Meal planning for Weightlifting & Technical Lifting

Eating for weightlifting and technical lifting involves power, and no endurance concerns.

Weightlifting is an all encompassing term. But, inside the strength world, as far as the best of the best are concerned, you’re performing specific moves.

Weightlifting, including powerlifting in this case, involves:

  • Deadlifting
  • Chest presses
  • Overhead presses
  • Squatting
  • Snatch
  • Clean
  • Hang versions

Most of these moves are short, explosive and require a lot of fast muscle usage early in the move. Thereafter, you perform these moves in the context of high rest counts.

Typically, you’ll not work in this mode, for more than 40ish minutes of actual work. (Not including rest).

(Technical) Weightlifting does not burn a lot of Calories

About 180 calories per half hour

Of course, there is a trade-off.

Such as: the harder and more intense your sets are, the more rest you need.

Conversely, you will not sustain this output indefinitely – far from it.

Everything except endurance energy most be optimized by our food and eating. Meal planning for weightlifting then involves keeping power output high. And, we may need supplements.

Meal Prepping for weightlifting day

As mentioned before, we need nuance.

We look to consume more creatine to aid in our ability to sustain and utilize power. Further, we are concerned with the fact we will not burn, relatively speaking, a lot of calories.

Since we are working out in the stages of anaerobic energy, our trusty glycogen store should be buoyed.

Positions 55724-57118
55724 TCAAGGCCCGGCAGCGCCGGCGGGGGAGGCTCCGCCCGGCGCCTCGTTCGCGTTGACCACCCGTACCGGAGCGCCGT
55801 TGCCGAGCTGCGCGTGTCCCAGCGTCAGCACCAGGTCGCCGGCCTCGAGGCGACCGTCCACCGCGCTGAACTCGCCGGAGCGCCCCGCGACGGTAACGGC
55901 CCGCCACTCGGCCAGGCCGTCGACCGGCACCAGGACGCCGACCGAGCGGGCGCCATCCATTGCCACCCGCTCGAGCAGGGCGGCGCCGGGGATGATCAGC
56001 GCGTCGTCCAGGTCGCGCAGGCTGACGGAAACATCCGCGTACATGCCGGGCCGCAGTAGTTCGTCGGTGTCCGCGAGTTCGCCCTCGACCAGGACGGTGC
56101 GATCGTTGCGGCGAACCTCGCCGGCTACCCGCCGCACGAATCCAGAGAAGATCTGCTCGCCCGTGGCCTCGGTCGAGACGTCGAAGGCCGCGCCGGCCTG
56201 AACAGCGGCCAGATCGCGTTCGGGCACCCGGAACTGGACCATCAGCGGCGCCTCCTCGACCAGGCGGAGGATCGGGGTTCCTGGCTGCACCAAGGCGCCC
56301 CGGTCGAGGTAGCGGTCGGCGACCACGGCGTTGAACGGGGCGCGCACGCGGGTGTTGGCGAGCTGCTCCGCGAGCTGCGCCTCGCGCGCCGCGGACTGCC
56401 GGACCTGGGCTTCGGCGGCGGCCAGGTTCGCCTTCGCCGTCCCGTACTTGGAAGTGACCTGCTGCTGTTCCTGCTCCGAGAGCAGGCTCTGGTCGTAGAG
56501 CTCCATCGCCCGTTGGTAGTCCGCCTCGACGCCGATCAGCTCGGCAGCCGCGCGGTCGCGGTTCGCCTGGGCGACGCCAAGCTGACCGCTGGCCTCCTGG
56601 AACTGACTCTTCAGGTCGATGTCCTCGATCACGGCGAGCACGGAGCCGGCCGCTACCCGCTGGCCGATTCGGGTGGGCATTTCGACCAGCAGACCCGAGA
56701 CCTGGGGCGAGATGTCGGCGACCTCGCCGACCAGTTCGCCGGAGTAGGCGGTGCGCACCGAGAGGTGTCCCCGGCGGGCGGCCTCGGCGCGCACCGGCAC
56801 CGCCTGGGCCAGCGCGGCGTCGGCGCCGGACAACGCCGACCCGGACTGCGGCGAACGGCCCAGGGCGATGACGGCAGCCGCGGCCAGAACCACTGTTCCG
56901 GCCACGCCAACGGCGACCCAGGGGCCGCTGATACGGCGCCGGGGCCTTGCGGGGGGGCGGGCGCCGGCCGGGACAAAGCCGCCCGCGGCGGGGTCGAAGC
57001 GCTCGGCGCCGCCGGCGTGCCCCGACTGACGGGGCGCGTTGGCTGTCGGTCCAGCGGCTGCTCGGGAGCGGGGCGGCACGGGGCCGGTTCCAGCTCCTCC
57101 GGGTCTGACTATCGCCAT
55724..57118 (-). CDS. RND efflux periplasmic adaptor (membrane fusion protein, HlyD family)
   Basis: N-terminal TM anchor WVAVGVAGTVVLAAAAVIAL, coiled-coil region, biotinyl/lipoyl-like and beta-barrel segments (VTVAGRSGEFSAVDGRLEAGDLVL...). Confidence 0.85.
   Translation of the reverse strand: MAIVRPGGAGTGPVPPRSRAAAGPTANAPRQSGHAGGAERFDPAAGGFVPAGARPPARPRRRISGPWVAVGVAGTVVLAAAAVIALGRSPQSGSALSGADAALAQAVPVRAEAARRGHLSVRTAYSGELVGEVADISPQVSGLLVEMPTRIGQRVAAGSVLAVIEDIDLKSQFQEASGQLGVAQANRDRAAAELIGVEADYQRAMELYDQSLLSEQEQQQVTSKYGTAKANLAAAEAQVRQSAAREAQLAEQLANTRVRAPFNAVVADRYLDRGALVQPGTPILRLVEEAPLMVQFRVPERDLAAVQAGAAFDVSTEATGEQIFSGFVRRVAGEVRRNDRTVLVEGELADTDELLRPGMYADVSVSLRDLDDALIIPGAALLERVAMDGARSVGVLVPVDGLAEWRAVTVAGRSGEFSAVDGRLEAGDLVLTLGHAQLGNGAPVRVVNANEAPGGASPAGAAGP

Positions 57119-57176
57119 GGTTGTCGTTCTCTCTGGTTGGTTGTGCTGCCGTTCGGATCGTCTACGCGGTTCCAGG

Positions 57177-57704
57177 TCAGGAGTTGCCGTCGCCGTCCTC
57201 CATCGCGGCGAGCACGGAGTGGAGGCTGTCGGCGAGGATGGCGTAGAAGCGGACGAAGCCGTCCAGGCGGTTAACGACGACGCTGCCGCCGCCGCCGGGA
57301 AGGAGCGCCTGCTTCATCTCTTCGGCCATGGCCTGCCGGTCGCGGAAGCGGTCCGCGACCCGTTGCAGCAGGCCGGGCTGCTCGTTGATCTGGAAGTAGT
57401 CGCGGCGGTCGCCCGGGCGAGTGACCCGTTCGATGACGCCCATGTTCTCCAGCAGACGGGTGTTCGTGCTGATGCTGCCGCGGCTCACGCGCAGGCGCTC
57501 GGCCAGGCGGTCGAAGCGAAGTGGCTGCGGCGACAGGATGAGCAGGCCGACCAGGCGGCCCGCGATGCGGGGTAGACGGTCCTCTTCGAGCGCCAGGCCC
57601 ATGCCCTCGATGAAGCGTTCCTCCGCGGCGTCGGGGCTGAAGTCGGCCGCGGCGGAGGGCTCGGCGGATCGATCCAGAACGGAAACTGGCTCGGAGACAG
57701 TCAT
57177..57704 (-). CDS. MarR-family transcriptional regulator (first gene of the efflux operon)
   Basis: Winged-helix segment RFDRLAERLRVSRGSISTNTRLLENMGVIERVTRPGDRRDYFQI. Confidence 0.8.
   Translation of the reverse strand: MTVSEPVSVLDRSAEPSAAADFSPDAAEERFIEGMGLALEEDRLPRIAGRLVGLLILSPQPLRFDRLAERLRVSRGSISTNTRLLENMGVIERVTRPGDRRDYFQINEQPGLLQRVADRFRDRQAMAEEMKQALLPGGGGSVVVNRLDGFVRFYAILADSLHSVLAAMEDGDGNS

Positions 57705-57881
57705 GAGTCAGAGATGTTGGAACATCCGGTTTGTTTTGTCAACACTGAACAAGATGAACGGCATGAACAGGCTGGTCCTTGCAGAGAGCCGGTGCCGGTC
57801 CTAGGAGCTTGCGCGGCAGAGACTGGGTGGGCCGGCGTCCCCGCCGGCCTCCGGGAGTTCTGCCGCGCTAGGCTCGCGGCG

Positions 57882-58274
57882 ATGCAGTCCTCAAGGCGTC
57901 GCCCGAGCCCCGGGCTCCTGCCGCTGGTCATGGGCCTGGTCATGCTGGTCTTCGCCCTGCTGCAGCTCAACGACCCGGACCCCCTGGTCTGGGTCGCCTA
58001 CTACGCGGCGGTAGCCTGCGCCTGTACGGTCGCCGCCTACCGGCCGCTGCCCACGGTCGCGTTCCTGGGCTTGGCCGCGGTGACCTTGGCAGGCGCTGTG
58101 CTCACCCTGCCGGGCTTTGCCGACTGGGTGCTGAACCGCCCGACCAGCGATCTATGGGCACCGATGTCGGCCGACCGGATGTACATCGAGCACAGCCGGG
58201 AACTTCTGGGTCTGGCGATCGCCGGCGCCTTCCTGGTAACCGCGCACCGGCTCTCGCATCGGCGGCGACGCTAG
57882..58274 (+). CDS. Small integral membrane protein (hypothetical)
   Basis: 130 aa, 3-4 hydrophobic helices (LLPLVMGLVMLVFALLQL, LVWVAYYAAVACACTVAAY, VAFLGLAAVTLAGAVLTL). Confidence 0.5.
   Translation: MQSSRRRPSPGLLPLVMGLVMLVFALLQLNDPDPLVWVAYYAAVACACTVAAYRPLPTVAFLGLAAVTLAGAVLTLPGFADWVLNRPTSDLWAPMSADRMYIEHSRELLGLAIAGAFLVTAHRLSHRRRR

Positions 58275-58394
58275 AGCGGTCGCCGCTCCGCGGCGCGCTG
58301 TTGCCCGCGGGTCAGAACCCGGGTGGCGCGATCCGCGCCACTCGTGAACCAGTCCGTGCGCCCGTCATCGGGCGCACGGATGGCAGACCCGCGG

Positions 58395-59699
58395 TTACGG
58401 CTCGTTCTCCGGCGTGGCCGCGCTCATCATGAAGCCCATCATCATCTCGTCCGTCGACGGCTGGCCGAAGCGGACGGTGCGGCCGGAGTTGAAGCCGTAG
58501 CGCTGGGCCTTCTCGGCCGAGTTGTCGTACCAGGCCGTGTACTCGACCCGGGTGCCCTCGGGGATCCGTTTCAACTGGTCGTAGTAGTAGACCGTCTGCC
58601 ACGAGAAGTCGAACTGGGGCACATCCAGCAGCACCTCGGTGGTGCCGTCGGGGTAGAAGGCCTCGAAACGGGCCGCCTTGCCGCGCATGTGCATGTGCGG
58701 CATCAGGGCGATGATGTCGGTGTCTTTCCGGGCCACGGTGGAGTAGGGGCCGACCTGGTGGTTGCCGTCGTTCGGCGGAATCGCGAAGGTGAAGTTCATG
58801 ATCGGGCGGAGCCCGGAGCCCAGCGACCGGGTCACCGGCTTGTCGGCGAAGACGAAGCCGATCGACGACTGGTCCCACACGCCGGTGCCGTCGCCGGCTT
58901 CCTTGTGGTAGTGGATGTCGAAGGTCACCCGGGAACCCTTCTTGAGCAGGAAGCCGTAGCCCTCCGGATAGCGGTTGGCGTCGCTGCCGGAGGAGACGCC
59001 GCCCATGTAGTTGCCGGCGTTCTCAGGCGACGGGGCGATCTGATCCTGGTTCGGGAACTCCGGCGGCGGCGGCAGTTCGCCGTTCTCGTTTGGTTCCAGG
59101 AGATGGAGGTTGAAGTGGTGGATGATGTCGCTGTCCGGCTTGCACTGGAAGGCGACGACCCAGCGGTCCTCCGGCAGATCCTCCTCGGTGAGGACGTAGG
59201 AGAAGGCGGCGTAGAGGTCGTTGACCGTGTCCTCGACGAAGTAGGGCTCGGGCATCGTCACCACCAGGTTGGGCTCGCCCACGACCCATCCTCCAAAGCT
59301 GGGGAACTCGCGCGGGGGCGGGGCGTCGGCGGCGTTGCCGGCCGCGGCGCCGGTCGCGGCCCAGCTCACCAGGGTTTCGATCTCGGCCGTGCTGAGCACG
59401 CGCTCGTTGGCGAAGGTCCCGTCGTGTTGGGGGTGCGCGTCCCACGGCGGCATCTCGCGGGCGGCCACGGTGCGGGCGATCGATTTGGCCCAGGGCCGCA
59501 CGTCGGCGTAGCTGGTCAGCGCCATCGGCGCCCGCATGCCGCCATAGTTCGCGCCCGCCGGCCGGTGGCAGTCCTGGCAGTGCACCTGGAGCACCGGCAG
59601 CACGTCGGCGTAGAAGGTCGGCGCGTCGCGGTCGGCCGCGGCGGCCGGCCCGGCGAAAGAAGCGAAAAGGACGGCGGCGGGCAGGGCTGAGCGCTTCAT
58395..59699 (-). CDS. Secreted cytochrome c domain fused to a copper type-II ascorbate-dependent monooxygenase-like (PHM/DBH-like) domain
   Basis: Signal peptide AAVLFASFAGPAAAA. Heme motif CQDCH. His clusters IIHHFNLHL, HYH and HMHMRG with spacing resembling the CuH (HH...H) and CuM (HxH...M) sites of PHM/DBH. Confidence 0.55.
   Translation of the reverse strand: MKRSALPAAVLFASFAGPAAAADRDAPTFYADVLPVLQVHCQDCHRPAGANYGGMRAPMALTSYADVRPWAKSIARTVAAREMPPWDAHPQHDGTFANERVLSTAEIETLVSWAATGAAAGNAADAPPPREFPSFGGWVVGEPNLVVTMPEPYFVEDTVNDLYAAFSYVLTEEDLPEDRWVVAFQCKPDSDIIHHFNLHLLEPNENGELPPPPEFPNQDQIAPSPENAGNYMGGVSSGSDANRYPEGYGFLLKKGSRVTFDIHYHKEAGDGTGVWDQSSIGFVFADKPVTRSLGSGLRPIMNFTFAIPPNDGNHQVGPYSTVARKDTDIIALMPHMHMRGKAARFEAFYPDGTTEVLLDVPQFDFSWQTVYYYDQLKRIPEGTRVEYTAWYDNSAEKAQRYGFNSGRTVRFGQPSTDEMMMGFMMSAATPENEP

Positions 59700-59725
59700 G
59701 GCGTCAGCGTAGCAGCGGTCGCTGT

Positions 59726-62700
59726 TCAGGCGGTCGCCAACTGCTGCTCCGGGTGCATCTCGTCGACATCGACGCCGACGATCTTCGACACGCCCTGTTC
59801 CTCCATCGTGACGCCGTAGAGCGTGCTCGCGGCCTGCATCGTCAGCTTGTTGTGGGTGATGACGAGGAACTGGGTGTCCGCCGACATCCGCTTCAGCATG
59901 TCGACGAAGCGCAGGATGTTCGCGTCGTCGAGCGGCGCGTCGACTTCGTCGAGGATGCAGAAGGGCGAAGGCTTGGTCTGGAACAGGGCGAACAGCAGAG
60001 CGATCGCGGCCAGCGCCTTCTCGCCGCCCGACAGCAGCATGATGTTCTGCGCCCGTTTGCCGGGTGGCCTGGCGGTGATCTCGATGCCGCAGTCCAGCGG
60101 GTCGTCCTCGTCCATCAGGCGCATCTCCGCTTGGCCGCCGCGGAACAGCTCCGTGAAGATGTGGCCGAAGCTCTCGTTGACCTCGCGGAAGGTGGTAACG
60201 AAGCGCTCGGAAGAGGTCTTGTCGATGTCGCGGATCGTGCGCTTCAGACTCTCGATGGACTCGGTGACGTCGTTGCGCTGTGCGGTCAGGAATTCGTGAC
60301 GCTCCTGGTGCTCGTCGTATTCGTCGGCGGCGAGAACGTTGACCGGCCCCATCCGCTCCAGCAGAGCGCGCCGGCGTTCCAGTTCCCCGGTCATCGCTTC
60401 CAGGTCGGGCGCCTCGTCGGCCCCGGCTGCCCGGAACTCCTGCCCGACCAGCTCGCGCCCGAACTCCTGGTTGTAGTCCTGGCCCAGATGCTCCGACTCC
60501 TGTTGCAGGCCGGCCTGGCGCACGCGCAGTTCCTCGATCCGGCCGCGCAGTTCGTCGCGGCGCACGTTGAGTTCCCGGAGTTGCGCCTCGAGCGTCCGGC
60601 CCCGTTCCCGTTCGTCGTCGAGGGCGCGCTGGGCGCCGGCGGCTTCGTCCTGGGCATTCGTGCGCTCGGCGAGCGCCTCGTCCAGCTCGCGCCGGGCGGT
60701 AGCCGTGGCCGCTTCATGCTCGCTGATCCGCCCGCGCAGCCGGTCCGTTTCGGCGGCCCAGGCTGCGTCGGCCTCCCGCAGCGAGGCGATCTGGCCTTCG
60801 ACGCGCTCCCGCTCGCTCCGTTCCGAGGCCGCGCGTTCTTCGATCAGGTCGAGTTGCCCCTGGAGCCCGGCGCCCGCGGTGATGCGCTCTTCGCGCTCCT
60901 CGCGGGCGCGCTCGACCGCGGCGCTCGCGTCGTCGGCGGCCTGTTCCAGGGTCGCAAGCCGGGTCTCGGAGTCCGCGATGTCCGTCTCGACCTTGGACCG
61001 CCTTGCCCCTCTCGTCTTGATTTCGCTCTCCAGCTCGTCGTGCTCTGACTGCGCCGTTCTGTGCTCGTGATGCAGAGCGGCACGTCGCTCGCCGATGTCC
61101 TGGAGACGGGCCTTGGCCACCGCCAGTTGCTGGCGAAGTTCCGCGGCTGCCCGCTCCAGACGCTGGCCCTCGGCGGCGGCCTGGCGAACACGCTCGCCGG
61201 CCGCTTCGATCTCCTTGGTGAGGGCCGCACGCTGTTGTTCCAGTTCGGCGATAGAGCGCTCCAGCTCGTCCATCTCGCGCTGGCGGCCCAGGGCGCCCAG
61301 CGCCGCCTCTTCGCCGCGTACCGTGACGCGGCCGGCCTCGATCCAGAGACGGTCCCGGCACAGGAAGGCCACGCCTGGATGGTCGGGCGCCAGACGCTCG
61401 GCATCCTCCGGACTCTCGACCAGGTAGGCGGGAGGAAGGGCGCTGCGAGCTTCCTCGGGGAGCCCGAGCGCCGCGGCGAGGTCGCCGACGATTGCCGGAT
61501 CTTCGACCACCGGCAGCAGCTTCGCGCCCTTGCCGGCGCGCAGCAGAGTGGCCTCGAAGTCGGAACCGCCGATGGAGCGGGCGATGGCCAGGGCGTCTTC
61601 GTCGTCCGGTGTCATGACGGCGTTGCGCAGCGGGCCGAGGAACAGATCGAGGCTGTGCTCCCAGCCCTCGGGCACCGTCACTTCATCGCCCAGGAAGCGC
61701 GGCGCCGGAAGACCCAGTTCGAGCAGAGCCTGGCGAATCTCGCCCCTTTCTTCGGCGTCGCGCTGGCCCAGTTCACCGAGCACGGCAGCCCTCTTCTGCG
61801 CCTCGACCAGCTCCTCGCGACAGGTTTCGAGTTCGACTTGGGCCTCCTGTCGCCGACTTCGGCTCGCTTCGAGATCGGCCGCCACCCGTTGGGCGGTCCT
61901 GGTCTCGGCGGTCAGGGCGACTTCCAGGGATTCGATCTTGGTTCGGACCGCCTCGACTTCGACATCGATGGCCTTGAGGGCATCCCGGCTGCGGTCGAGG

Supplementing for weightlifting gains might be a smart meal plan strategy.

Always remember your goals when you supplement.

You should be managing your weight accordingly.

When we have a goal, you can add supplements in the vain of creatine (5 grams) and glutamine.


Glutamine is an amino acid heavily involved in the recycling of lactic acid back into pyruvate.

Pyruvate is the limiting factor of our anaerobic metabolism, which weightlifting ultimately is.

Further, our muscles are very capable of loading lots of glutamine as a pool.

Meal planning for weightlifting basics

Protein is king today. That’s because it’s easiest to eat creatine and glutamine if we focus on protein eating.

meal planning for weightliftingBreakfast

Get your protein in early, of course, the leaner, the more nutrient dense, the more healthy. Calories are kept low.

Otherwise, take in your day’s sugar here too.


Nosh away on protein heavy foods in concert with complex carbs.

Think about a smart source of caffeine here too.


Eggs, daily, some nuts and seeds add glutamine into your eating profile with relative ease.


Simply eat your dinner by eating two-thirds in protein.


Harvard Health. Edu

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